Melissa Crawley writes about popular culture with a special interest in television. Her published work includes articles on CSI and The O'Reilly Factor for the online journal Flow as well as a chapter on reality television for The Great American Makeover: Television, History and Nation. Her book, Mr. Sorkin Goes to Washington: Shaping the President on Television's
Actors often talk about bringing an emotional authenticity to the characters they play. A physical authenticity should also be required if the part involves a weekly round of fighting off scary Russian operatives or shady government spies who know jiu jitsu.
With all the slicing and cutting and loss of bodily fluids, Spartacus would seem to be a prime candidate for criticism about its excessive violence, but its stylized approach to violence makes for unconventional, provocative programming.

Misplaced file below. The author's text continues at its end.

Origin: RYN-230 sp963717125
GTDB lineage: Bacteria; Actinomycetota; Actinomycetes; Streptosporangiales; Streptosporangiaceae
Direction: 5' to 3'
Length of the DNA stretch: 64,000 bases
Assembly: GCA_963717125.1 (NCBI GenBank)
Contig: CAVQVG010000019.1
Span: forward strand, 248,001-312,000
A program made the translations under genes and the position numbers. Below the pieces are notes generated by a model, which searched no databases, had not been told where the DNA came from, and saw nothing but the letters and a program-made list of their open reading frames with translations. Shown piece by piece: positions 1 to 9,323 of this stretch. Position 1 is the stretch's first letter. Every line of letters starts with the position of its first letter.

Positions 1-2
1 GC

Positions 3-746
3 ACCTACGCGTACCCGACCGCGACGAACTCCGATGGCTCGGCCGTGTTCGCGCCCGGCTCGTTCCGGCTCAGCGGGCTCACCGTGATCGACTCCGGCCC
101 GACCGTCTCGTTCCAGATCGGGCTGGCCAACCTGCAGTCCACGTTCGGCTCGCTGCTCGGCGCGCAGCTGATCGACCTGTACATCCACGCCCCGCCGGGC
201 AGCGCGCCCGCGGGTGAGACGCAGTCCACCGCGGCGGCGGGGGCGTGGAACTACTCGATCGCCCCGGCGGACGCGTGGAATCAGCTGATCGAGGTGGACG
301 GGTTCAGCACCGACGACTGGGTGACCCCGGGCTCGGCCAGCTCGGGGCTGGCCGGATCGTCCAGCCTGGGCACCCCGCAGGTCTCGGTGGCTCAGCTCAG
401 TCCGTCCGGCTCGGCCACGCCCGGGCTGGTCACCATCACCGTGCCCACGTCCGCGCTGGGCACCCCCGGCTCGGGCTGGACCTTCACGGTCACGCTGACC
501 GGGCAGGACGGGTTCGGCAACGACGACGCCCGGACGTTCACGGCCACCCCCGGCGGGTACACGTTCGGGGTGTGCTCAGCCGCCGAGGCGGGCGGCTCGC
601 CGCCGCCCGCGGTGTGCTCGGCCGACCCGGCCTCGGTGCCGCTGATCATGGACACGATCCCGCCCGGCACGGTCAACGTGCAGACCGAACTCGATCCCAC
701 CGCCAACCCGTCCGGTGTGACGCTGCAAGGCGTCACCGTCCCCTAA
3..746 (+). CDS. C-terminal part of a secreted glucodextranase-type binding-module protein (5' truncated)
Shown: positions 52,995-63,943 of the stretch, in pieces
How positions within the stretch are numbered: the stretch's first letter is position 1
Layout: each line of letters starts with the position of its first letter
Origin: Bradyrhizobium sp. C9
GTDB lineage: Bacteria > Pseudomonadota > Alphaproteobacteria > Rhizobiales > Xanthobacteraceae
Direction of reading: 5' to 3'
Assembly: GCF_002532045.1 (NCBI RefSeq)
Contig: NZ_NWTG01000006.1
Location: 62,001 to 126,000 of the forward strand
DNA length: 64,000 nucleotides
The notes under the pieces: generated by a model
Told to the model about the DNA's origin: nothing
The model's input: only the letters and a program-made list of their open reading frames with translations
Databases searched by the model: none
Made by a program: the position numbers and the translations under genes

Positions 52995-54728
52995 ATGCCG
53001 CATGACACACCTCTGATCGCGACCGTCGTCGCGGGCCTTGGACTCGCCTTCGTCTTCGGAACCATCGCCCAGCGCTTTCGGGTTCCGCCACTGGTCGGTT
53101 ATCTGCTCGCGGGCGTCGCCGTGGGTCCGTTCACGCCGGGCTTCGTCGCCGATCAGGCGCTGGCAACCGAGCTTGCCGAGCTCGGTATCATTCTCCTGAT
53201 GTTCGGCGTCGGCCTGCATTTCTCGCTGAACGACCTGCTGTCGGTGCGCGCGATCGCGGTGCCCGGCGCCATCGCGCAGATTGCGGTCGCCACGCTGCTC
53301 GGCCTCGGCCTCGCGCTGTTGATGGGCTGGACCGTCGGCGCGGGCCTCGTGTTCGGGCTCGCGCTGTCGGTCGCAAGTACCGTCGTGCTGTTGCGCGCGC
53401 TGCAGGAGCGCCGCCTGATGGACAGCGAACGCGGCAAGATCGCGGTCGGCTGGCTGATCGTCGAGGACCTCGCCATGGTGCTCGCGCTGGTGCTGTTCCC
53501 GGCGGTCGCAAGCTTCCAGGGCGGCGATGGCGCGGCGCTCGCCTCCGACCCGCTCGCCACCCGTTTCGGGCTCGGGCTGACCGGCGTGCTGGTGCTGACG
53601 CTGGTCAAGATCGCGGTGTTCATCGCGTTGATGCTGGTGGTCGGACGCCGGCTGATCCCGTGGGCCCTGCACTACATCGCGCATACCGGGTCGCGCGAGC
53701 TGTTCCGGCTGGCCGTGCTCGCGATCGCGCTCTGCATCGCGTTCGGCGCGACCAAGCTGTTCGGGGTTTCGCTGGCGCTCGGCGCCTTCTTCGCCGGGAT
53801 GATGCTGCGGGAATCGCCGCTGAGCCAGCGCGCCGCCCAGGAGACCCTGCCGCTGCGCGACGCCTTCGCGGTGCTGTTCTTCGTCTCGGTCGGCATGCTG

The predictability of the cast is their Achilles' heel. Ronnie and Sammi’s weekly dysfunctional hour of make-up/break-up is as expected as Snooki’s alcohol soaked antics and the Situation’s Sunday dinner of sausage and peppers.
The clean room at the end of the show is my visual cue that the hoarder is cured simply because order beat chaos. Any thoughts I might have about what it means to overcome a mental illness are overshadowed by the pleasure I feel at seeing the before and after ‘reveal’.